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Playland opens at Bitter Lake in north Seattle on May 24, 1930.

HistoryLink.org Essay 3580 : Printer-Friendly Format

On May 24, 1930, more than 50,000 people attend the opening Playland, a gigantic amusement park at Bitter Lake in north Seattle. Even more people show up the following day, and amusement seekers will throng to its thrills until the park's demise in 1961.

Pay to Play

Playland was built at a cost of $750,000 -- but billed as a "million dollar pleasure resort" -- by the Washington Amusement Company, whose investors had already built similar amusement parks in Portland at Columbia Beach and Jantzen Beach. They modeled their parks after well-known East Coast attractions such as Coney Island, Atlantic City, and Rockaway Beach.

Located seven miles from downtown Seattle, Playland was easily accessible by both car and rail. The Seattle-Everett Interurban passed right next to the park, and for motorists, two parking lots held up to 12,000 automobiles. At the time of its opening, general admission to Playland was a dime, and kids under 12 got in free.

Plenty of Rides

The most noticeable ride at the park was The Dipper, a massive roller coaster that cost $75,000 to build. The Dipper -- designed by Carl. E. Phare (1885-1962) -- had a 3,000-foot-long track with reverse curves, 60-degree banks, and one virtual somersault. The roller coaster was 55 feet tall at its highest point, where it sent cars screaming downhill at close to 100 miles an hour.

The Red Bug Miniature Auto Course -- built for $15,000 -- gave motorists young and old a chance to drive any one of 25 mini-cars around a quarter mile racetrack. A similarly named ride, The Bug -- built for $35,000 -- featured six teacup-shaped cars that held up to eight passengers each and whipped around a circular track. The Giant Whirl -- built for $15,000 -- spun up to 30 passengers around on swings at the end of 80-foot chains. Other rides included Canals of Venice, The Glider, The Dodgem, The Buzzer, The Frolic, The Fun House, a Merry-Go-Round, and the Miniature Scenic Railroad.

Dancing and Dining

Playland also had an enormous dance pavilion, with 9,600 square feet of maple floor, built with lumber from the Stimson Mill. Bill Darby's orchestra, a jazz band that opened the playground at Jantzen Beach, was hired as Playland's dance band, and their opening week's shows were broadcast over KOL radio. For the rest of the season, they performed nightly, and their concerts were piped throughout the park on a public-address system. Admission to the dance hall was 25 cents during the day and 50 cents in the evening -- for men only. Women were allowed in for free.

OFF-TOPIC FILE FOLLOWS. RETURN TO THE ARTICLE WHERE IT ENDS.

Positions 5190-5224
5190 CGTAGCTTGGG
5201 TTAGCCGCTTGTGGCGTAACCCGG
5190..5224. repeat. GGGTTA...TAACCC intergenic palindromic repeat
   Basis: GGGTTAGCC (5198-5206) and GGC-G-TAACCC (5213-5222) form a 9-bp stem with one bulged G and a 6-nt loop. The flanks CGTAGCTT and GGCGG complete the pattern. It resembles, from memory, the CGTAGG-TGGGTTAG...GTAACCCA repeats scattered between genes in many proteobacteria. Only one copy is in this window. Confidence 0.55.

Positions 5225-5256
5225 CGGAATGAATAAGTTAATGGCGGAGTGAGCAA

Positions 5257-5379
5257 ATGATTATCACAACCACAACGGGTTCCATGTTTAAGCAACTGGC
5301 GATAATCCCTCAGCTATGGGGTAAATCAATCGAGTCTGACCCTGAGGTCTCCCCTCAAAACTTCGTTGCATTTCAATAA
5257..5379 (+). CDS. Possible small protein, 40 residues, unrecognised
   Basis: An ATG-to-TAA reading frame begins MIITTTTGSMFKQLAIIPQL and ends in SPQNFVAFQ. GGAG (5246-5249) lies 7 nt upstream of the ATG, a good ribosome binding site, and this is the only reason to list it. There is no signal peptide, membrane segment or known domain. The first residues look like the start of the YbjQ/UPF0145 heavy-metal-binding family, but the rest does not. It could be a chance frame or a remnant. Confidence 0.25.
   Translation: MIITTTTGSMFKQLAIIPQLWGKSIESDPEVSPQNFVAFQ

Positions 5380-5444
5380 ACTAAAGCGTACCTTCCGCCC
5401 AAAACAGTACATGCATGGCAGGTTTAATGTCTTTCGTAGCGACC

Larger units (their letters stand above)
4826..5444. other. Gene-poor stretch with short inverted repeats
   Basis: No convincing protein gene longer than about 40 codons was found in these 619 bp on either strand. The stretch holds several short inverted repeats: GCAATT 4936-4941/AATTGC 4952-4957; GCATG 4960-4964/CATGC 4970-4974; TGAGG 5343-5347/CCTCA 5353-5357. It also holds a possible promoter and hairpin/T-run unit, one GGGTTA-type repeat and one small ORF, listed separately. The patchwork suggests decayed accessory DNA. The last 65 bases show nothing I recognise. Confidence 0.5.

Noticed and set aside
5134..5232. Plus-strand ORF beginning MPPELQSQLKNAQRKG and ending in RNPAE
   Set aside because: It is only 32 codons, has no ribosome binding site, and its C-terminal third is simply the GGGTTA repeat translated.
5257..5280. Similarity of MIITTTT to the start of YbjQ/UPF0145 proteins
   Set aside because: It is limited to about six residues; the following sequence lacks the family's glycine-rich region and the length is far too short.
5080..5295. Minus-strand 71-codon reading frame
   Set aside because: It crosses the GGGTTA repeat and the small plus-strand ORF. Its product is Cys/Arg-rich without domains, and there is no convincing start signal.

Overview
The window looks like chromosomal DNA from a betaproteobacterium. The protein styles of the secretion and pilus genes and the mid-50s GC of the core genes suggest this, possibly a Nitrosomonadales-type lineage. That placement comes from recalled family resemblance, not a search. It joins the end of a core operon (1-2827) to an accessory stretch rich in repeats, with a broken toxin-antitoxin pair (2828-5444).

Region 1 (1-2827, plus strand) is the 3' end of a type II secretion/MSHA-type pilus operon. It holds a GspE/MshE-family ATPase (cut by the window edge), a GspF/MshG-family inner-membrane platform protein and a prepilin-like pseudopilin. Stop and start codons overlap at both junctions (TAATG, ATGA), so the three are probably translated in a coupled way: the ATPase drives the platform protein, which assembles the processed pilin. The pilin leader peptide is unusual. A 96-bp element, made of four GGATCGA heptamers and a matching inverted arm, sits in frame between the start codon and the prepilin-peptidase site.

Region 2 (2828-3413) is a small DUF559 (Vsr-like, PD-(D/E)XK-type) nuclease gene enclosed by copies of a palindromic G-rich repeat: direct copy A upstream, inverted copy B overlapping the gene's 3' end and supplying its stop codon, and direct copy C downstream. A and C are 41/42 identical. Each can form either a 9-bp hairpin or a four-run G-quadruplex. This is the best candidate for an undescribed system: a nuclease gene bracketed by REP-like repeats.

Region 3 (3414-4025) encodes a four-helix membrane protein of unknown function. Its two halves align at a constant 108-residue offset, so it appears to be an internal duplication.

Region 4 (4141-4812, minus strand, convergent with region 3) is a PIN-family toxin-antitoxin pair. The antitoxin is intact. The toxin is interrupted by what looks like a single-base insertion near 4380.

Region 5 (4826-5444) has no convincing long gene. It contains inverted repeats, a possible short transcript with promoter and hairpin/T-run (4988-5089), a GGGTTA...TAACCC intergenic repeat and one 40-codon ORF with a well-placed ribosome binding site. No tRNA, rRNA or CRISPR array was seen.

Those wanting to spend all day at Playland were able to take advantage of a large picnic area with free cooking gas and plenty of room for automobiles. A nearby soda fountain sold Sunfreze ice cream and Fox Snappy Drinks, an exclusive for Playland. Adults could also buy cold bottles of Rainier Beer's new Number 6 Brew.

Playland was a big hit with funseekers, but the Washington Amusement Company had sunk too much capital into building it just as the Great Depression hit. In the less than a year, investors sold their lease to Carl Phare, who continued to operate the park with various partners until it closed in 1961.

Sources:
"Playland, Big Amusement Park to Open Saturday," The Seattle Times, May 22, 1930, p. 14; "Red Bug Course at Playland Has No Speed Limit," The Seattle Times, May 22, 1930, p. 14; "Playland Place to Banish Business Cares and Worry ," The Seattle Times, May 22, 1930, p. 14; "Music by Band Will Go to All Parts of Park," The Seattle Times, May 22, 1930, p. 15; "Playland Literally Built on Man's Quest of Thrills," The Seattle Times, May 22, 1930, p. 15; "Playland Offers Free Picnic Area," The Seattle Times, May 22, 1930, p. 15; "Resort Reports Careful Choice of Dairy Foods," The Seattle Times, May 22, 1930, p. 15; "Giant Whirl May Prove of Aid to Budding Aviator," The Seattle Times, May 22, 1930, p. 15; "Playland Now Opens; Laughs Peddled There," Seattle Post-Intelligencer, May 25, 1930, p. 7; "Attendance at Playland Sets Record," The Seattle Times, May 26, 1930, p. 4; HistoryLink.org Online Encyclopedia of Washington State History, "Playland -- Seattle's Amusement Park (1930-1961)" (by Louis Fiset), http://www.historylink.org/ (accessed December 31, 2012).
Note: This essay replaces an earlier essay on the same subject.


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Related Topics: Recreation | Seattle Neighborhoods |

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Aereal view of Playland, facing southwest, Seattle, ca. 1950s.
Courtesy Shoreline Historical Museum


Roller coaster builder Carl Phare in front of his Vancouver, B.C., installation, ca. 1956
Courtesy Shoreline Historical Museum


The Dipper, Playland, Seattle, ca. 1932
Courtesy Seattle P-I Collection, MOHAI


The Shoot the Chutes ride at Playland, Seattle, ca. 1934
Courtesy MOHAI (P-I Collection)


Phantom Ride and the Laff Factory, with crowd, Playland, Seattle, ca. 1950s
Courtesy Shoreline Historical Museum


The Red Bug, Playland, Seattle, mid-1950s
Courtesy Shoreline Historical Museum


The Phantom Ride, a scary dark ride at Playland, Seattle, 1954
Courtesy Shoreline Historical Museum


 
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